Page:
The following competencies have been identified by an expert community from a cross-cutting body of employers and from a broad search of titled jobs and their associated tasks, deliverables and abilities. These have been cross-referenced with the current BTABoK competency model.
Complex Systems Specialization Pillar/Description
Open Systems Standards Expertise/Use and understanding of specialized standards (FACE, SOSA, CMOSS, ARINC, SAE, etc.)
Systems Engineering/Integration of complex systems across engineering disciplines. This may include multiple engineering disciplines or a depth in a single one.
Complex system design and documentation methods/Use of modeling to elaborate and document system architectures, including frameworks, viewpoint libraries, and modeling tools (SYSML, DODAF, UAF, FEAF, etc)
Complex System Interoperability, Testing and Assessment/Complex systems testing requires multi-organization tech labs and specialized equipment.
Complex Acquisition Programs/Acquisition Program Structures (multi-organization interoperability)
Complex Product Design and Testing/Physical, Mechanical, Electrical, Embedded product design and connection including custom manufacturing processes.
System Safety/Embedded Systems Safety (medical, automotive, robotics, avionics, etc.) |
Interesting Job Descriptions
The following job descriptions are for systems architects from different areas which are derived from the complex systems architect specialization. In effect, the CS architect would be a shared career path for each of these types of jobs (and potentially many others). The expectation would be that either experience in a particular field or specialized product training would account for primary differences. This is true of all specializations.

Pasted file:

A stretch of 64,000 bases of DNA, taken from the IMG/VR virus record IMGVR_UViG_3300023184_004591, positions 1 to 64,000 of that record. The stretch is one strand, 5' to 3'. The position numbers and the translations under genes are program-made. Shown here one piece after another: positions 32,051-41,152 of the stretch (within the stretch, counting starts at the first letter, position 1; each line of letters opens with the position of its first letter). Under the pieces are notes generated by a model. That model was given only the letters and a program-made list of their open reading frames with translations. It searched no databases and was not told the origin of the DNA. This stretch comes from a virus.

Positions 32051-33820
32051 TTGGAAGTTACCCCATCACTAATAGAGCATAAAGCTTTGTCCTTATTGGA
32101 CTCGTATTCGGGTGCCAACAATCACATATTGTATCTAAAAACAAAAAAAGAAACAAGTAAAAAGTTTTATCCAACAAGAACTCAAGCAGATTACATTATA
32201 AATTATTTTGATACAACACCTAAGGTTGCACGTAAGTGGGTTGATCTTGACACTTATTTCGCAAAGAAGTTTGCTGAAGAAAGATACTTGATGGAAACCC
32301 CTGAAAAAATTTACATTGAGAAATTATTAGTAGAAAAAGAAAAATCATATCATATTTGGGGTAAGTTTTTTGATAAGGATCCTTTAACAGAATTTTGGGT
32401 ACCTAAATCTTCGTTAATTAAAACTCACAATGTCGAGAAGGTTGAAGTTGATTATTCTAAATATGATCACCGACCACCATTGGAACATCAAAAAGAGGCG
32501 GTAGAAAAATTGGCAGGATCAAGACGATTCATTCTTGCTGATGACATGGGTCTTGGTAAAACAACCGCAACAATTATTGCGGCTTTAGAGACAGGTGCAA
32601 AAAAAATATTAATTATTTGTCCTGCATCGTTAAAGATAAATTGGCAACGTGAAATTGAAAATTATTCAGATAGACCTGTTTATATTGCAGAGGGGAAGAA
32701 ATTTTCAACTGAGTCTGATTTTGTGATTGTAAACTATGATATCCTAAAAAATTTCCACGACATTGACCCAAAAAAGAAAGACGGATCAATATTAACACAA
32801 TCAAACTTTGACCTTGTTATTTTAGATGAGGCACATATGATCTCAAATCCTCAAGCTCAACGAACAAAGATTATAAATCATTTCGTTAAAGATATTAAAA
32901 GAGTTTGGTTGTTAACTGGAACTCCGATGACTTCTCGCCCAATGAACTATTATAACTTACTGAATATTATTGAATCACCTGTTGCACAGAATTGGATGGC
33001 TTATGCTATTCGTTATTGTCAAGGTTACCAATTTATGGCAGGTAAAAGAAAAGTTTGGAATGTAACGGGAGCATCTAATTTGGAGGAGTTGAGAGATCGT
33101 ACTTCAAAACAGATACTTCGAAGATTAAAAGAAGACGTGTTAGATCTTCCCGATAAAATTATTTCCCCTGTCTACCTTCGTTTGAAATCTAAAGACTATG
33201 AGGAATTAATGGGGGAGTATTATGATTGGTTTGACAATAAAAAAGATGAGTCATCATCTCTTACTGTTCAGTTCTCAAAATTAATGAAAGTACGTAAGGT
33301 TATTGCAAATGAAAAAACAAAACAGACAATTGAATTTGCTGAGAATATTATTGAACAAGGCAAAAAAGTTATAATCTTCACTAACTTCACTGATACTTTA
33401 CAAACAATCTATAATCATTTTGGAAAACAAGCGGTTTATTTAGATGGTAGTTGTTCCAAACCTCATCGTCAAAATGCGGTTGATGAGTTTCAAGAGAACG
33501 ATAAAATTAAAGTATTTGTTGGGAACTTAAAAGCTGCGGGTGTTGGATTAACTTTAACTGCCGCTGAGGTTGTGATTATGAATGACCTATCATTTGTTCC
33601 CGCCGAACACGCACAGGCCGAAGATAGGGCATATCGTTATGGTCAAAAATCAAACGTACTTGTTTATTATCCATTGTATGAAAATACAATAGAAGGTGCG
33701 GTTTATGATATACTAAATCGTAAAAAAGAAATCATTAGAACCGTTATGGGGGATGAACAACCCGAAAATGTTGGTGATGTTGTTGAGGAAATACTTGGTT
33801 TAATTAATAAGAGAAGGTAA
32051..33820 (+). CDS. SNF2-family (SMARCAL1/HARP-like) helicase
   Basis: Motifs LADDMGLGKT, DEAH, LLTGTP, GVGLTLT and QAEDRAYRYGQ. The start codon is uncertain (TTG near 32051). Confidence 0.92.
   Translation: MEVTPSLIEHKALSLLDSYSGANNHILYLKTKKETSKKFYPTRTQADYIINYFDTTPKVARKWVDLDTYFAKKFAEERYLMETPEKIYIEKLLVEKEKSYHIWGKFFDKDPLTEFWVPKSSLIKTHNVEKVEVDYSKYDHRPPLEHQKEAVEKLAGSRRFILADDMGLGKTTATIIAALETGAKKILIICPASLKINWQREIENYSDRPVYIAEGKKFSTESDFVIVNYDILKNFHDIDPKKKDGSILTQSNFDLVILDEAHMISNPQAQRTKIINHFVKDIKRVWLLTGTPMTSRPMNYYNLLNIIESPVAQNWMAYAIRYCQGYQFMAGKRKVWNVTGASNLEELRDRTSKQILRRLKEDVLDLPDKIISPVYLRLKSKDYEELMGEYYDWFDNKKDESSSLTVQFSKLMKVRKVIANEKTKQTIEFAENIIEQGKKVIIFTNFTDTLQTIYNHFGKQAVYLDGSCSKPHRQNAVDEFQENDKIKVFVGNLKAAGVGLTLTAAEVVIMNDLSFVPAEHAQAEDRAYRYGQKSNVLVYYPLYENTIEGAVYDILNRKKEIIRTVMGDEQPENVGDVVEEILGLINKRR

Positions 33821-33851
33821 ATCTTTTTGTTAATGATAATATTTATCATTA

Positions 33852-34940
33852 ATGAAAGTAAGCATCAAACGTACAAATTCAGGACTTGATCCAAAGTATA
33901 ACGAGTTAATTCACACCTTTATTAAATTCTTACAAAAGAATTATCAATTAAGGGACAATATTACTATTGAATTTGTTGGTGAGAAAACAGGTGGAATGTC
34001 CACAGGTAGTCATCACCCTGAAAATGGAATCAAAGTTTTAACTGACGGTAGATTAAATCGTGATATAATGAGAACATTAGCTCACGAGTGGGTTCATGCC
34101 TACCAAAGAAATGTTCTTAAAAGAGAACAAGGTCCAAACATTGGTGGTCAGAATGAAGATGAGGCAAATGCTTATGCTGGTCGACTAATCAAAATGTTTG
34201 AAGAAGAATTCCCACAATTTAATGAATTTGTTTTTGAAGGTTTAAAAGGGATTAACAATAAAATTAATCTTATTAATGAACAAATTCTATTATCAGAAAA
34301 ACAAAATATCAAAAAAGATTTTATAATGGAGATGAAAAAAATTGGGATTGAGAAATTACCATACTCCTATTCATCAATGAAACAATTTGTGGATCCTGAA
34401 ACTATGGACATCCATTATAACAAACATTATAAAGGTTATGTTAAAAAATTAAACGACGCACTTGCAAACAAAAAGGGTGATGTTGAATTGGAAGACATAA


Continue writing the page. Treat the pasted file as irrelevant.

- (Physical) Systems Architect
- Mechatronic Architect
- Smart City Architect
- Smart Building Architect (this will require deep collaboration with building architecture)
- Operational Technology Architect
- Digital Manufacturing Architect
**Embedded Systems Related** – [embedded systems architect jobs – Search (bing.com)](https://www.bing.com/jobs?q=embedded+systems+architect+jobs&scp=0&rb=0&rc=20&L2=true&c=1)
- Embedded Systems Architect
- System Configuration Architect
**Defense/Aerospace Related**- [1,000+ Defense Systems Architect jobs in United States (80 new) (linkedin.com)](https://www.linkedin.com/jobs/defense-systems-architect-jobs?position=1&pageNum=0)
- Aerospace Architect
- Weapons Systems Architect
- Satellite Ground Systems Architect
Working Within the Architecture Practice
If the industry is able to assimilate the CSA into modern architecture practices it will drastically change the landscape of the practice objectives. Almost universally CSAs are deeply embedded in the product, business or outcome delivery teams of the organizations that employ them, while traditional architects are deeply embedded in the corporate strategy to execution. For too long these groups have been disconnected to the detriment of the overall organization and its ability to generate value. By working with Business, Information, Infrastructure, Software, Solution, and Chief Architects the CSAs can maximize the overall profile of products and systemic support for customers. For example, complex products require major funding, roadmapping and implementation elements, but those have to integrate smoothly with finance, HR, billing, customer service, and other traditional enablement platforms for the enterprise ecosystem to function in a truly digital world. By integrating this specialization into the architecture practice there is a much greater opportunity to understand and deliver outcomes in these areas in addition to the product itself. A great example of this is the power stations, software updates and customer service requirements of self-driving electric cars like Tesla. Without ecosystem-based thinking and architecture these would be drastically less efficient and effective.